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Air Pollution Disparities Can't Be Combatted Without Considering Race

Air Pollution Disparities Can't Be Combatted Without Considering Race

The Biden Administration's efforts to combat air pollution are destined to fail if race isn't considered, a new report reveals.

The Biden Administration has promised to combat air pollution in communities of color. Except, race will not be considered when determining where aide goes.

The White House announced its Justice40 initiative last year, which aims to devote 40 percent of environmental cleanup resources to disadvantaged communities. The Administration noted concern at the time that the use of race in the decision making could lead to legal challenges.

However, a new report published Thursday said that while the colorblind initiative could curtail some air pollution, “it may not ameliorate the frequently larger disparities by race-ethnicity.”

"This outcome could be interpreted as undermining a core environmental justice goal: eliminating exposure disparities by race-ethnicity,” it states.

Air pollution is the cause of approximately 100,000 premature deaths in the United States every year, “which corresponds to billions of dollars of health damage each day,” according to the report. African Americans are exposed to more air pollution than any group, followed by Asian Americans, Latino Americans, and White Americans.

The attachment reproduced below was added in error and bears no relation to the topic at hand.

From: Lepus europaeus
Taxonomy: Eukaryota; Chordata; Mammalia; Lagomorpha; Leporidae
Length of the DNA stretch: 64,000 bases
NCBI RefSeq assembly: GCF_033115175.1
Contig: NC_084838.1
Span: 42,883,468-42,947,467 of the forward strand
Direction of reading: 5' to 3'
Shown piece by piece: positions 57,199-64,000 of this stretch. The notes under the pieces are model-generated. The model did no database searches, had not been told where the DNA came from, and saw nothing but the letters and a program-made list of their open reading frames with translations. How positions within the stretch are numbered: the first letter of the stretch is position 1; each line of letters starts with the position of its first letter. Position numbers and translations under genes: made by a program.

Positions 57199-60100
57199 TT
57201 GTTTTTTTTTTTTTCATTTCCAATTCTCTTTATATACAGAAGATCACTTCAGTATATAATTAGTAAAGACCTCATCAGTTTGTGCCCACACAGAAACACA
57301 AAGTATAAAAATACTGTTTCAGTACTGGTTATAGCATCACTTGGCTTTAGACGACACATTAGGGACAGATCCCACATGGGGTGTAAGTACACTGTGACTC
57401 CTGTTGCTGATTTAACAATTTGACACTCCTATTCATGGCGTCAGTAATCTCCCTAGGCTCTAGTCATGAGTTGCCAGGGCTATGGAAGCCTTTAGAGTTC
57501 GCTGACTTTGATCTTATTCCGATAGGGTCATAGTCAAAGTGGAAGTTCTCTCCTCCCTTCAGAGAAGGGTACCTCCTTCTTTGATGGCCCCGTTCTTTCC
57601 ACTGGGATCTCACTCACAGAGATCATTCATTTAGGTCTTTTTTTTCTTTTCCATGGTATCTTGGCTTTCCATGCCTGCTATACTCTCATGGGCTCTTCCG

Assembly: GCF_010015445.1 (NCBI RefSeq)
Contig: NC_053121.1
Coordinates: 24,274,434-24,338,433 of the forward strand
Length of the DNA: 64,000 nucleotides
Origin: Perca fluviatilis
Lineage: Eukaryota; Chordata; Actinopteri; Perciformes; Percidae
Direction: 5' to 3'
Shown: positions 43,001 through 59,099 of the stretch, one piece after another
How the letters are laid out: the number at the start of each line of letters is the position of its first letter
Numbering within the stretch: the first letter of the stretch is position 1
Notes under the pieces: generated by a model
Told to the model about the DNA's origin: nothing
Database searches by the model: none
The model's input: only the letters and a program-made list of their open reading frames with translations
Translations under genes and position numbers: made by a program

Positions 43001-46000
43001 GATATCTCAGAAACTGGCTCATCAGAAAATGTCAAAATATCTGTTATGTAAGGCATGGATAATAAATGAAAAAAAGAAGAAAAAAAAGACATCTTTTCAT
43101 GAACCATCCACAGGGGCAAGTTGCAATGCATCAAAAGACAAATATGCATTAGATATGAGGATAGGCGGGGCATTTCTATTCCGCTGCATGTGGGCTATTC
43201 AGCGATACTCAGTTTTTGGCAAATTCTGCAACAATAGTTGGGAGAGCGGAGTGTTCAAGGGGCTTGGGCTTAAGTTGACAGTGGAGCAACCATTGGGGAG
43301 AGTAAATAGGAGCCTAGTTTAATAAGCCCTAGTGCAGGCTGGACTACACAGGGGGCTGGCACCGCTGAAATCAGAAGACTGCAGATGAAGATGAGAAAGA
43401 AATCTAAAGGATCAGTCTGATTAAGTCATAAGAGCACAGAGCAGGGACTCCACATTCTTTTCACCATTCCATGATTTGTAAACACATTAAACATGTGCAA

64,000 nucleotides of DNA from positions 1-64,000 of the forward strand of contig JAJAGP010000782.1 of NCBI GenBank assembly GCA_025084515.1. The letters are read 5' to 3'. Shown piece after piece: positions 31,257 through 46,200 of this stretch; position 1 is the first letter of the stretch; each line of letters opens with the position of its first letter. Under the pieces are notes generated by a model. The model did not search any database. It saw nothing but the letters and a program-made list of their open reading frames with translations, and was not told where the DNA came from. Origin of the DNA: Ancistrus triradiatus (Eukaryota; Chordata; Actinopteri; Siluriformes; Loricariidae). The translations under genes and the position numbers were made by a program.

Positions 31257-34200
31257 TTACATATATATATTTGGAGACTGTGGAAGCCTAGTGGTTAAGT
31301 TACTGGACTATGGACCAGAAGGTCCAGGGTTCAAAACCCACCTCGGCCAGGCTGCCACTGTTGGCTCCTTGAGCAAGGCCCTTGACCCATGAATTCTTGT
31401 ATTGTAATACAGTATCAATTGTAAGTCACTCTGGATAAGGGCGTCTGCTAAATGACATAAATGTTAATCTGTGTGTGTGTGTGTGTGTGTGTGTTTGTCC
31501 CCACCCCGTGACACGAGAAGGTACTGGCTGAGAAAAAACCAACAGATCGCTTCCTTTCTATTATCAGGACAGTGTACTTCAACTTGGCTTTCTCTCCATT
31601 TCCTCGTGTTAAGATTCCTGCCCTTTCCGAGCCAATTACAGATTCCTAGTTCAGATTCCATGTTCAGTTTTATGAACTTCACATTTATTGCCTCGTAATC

“If you don’t focus on race, then it’s really hard to address disparities by race,” Julian Marshall, adjunct professor at the University of Washington and report's co-author, told The Washington Post. “Many decades ago, race was an explicit part of this, and if we can’t look at race now it’s going to be much harder.”

Robert Bullard, an urban planning and environmental policy professor at Texas Southern University who sits on the White House Environmental Justice Advisory Council, said that while the council understood why the Biden Administration made the initial concession it did, the report's findings are consistent with data from the past 40 years.

“That was the trade-off to getting the program out and not getting it knocked down. But you lose the power of getting at the core of what’s driving disproportionate pollution," Bullard said, adding, “America is segregated, and so is pollution. Race-neutral metrics and tools will leave out a big chunk of the problem and will not solve the structural components that disadvantage communities.”

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